More Teens are Using Marijuana, While Fewer are Smoking Cigarettes
Marijuana use among teens is on the rise, while fewer teens are smoking cigarettes, according to a new study.
Hundreds of people in Massachusetts who are addicted to opioids are being treated with medical marijuana, according to the Boston Herald.
“We have a statewide epidemic of opioid deaths,” said Dr. Gary Witman of Canna Care Docs, a network of facilities that qualifies patients into medical marijuana programs in Rhode Island, Massachusetts, Maine, Connecticut, Delaware and the District of Columbia. “As soon as we can get people off opioids to a nonaddicting substance — and medicinal marijuana is nonaddicting — I think it would dramatically impact the amount of opioid deaths.”
Witman, who works in a Massachusetts Canna Care clinic, has treated about 80 patients who were addicted to opioids, anti-anxiety medication or muscle relaxers with cannabis through a one-month tapering program. More than three-quarters of patients stopped taking the harder drugs, he told the newspaper.
Witman said cannabis can be a safer alternative for managing the symptoms patients had been using opioids to treat, such as chronic pain or anxiety.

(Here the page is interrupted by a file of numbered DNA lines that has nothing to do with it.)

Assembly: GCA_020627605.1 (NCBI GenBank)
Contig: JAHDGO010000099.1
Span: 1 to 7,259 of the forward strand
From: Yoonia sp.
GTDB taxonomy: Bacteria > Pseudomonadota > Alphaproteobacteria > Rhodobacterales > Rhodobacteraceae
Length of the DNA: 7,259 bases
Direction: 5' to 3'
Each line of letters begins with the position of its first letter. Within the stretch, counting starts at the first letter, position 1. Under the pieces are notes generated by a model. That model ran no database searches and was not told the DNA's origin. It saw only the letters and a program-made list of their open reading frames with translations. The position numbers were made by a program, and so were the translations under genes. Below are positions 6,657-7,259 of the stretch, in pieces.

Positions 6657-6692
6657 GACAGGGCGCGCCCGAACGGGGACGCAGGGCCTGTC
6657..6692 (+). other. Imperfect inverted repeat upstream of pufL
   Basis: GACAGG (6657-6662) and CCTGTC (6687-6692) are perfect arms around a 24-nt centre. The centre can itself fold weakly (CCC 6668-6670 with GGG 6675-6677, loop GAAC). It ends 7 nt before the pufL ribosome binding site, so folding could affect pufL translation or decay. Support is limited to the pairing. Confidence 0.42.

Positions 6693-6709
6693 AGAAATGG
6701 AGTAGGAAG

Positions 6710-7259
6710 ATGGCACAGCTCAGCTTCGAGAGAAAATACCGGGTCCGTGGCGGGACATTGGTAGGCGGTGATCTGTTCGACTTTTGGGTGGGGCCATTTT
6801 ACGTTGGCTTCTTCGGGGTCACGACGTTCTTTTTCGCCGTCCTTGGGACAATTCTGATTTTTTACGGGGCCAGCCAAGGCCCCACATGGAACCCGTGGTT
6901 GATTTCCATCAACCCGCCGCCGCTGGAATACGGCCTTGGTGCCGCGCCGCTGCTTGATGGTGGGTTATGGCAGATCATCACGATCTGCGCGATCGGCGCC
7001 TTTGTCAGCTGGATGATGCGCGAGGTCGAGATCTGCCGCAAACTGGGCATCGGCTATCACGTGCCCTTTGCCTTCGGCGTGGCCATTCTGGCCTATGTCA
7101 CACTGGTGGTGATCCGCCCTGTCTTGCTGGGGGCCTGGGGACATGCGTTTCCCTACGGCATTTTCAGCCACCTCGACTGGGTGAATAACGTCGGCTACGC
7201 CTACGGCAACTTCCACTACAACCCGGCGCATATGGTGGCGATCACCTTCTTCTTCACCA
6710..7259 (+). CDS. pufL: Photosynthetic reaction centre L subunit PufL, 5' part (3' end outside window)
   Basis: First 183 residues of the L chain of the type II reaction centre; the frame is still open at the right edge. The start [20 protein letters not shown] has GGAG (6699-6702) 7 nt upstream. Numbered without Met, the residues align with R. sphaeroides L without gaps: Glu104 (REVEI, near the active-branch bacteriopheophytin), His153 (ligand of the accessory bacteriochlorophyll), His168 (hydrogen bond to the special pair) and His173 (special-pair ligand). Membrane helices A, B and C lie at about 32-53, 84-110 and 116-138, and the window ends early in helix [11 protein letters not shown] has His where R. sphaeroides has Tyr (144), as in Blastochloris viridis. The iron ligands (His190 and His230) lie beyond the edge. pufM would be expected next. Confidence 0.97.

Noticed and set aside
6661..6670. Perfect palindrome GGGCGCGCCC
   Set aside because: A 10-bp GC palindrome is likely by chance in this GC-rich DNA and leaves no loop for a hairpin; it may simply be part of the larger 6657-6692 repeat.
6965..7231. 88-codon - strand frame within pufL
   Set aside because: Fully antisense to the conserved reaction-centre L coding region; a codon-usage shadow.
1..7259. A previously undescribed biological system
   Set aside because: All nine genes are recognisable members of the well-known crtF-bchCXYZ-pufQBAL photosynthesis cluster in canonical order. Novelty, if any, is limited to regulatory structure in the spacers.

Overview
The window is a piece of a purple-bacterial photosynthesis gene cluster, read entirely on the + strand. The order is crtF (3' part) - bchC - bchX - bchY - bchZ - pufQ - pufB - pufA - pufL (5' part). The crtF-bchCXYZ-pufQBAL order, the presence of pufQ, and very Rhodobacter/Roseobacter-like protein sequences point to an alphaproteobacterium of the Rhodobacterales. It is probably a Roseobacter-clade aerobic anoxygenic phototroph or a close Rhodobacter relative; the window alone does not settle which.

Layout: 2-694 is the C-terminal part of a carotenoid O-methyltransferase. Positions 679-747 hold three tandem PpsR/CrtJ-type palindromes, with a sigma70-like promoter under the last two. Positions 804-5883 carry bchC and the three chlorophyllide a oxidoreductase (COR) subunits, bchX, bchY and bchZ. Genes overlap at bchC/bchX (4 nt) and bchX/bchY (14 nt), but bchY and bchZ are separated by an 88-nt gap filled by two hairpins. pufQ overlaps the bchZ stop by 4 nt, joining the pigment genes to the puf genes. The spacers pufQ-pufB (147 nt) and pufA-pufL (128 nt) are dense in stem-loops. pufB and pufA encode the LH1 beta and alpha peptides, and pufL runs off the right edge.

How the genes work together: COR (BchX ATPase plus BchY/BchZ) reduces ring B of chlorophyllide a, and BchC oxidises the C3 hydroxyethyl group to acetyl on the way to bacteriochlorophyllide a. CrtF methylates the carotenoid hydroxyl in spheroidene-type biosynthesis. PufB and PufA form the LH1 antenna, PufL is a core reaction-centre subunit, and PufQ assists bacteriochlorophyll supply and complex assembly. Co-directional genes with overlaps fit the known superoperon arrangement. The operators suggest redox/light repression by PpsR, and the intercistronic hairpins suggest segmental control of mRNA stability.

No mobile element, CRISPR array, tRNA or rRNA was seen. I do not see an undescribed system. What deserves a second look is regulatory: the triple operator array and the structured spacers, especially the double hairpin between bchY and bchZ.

Another Massachusetts physician, Dr. Harold Altvater, said he has also successfully used medical marijuana as a substitute for other medications. “You are basically taking something that can be very harmful for an individual, and substituting it with another chemical, just like you would any other drug, that has a wider safety margin,” he said. “So if the goal is to decrease the body count … the goal would be to get them on to a chemical that was safer.”
Some doctors say cannabis substitution therapy needs extensive followup. “It might be an exit drug for some, or an entry drug for others,” said Dr. Anil Kumar. “If you don’t have a way of monitoring this patient who is saying ‘give me marijuana and I will stop taking narcotics,’ they may do both.”